The Hearing Committee unanimously concludes that the Respondent's treatment of Patient A did not meet the minimum standards of acceptable medical practice and was so egregious as to constitute gross negligence.

FINDINGS OF FACT AS TO PATIENT B

15. Patient B was the Respondent's patient from May, 1988 through October, 1988. She presented with severe menstrual flow, swollen legs and tender breasts (Pet's. Ex. 4; Tr. 57).

16. Patient B suffered from phlebitis in 1981, had a pulmonary emboli5m in 1987 and was currently taking Coumadin, 5 mg per day (Pet's. Ex. 4).

17. The Respondent obtained an adequate medical history, however, he never performed an adequate physical examination on Patient B. His physical examination did not address the areas of the patient's complaints (Pet's. Ex. 4).

18. The Respondent never ordered or performed indicated laboratory tests for Patient B's condition (Pet's. Ex. 4; Tr. 59, 163-164).

19. There is nothing in the record to indicate that the Respondent advised Patient B to stop taking the anti-coagulant medication. (Pet's. Ex. 4)

20. The Respondent should have referred Patient B to a gynecologist under the circumstances (Pet's. Ex. 4; Tr. 66). 21. The Respondent treated Patient B homeopathically, prescribing calcaria carbonicum, seria and conium maculatum (Pet's. Ex. 4; Tr. 238-240).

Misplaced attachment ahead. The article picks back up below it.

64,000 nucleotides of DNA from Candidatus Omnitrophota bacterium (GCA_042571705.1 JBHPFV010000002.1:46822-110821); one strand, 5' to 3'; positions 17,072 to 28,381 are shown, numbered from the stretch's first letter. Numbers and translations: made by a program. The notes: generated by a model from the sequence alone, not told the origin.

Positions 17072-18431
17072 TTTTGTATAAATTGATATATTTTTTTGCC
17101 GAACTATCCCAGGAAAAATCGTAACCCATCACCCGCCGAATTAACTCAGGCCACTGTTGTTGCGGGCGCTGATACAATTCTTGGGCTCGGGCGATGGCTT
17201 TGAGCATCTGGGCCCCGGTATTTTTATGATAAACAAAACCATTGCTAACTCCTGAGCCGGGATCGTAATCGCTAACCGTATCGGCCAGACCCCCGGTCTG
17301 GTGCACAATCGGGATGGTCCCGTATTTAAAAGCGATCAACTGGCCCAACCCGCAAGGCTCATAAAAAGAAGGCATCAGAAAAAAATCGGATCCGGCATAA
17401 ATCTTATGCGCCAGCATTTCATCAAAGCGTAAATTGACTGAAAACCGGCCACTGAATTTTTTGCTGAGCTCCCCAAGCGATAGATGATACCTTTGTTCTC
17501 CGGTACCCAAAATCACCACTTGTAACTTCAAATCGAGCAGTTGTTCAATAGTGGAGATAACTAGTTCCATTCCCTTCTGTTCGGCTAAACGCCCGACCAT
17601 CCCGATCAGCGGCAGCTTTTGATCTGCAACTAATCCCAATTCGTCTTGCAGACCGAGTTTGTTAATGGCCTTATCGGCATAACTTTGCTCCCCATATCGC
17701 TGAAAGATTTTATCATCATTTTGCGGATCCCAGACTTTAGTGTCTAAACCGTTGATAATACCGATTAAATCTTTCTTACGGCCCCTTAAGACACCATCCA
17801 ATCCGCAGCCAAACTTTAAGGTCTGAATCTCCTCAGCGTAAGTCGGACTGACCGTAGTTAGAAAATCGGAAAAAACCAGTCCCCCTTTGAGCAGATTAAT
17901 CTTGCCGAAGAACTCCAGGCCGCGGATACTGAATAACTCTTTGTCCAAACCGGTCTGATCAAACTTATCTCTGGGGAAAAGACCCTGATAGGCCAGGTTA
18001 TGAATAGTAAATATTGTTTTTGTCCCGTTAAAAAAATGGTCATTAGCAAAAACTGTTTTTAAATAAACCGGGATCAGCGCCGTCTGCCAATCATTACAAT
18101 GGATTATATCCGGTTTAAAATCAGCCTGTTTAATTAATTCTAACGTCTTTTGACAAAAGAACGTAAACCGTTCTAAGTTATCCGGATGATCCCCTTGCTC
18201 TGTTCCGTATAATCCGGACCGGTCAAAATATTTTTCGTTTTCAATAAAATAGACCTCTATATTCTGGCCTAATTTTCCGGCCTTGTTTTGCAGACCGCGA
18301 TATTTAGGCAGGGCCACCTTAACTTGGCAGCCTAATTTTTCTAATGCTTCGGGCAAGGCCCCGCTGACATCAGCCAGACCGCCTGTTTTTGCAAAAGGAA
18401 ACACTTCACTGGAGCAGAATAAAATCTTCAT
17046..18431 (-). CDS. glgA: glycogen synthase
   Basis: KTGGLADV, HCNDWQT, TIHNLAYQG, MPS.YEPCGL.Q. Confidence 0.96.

CONCLUSIONS AS TO PATIENT B

The Respondent never performed an adequate physical examination on Patient B nor did he ever order or perform indicated laboratory tests for Patient B's condition.

Under the circumstances of this case, the Respondent should have referred Patient B to a gynecologist.

The Respondent's treatment of Patient B did not meet the minimum standards of acceptable medical practice. In his treatment of this patient he failed to exercise the care that would be exercised by a reasonably prudent physician under the circumstances.

FINDINGS OF FACT AS TO PATIENT C

22. Patient C was the Respondent's patient from August 1983 through March 1987. Patient C presented with a diagnosis of bronchial asthma and soft signs of cystic fibrosis (Pet's. Ex. 5).

23. The Respondent obtained an adequate medical history. He' also performed an adequate physical examination which indicated a possible undescended testicle (Pet's Ex. 5).

24. The Respondent never ordered or performed indicated laboratory tests or diagnostic studies on Patient C (Pet's. Ex. 5; Tr. 68-81).

25. The Respondent treated Patient C homeopathically, prescribing kali carbonicum, sepia, lycopodium, petrolatum and caladum (Pet's. Ex. 5; Tr. 240-245).

26. Patient C was receiving concurrent treatment from an allopathic physician during the time he was being seen by the Respondent. However, there is no evidence of any communication between the Respondent and the allopathic physician (Pet's Ex. 5).;

CONCLUSIONS AS TO PATIENT C

The Respondent never ordered or performed indicated laboratory tests or diagnostic studies for Patient C's condition. The Respondent's treatment of Patient C did not meet the minimum standards of acceptable medical practice. In his treatment of this patient, he failed to exercise the care that would be exercised by a reasonably prudent physician under the circumstances.

CONCLUSIONS AS TO PATIENT C

27. Patient 0 was the Respondent's patient between June 1985i and March 1986. She presented with symptoms of exhaustion, sleepiness after work and unrefreshed sleep (Pet's. Ex. 6).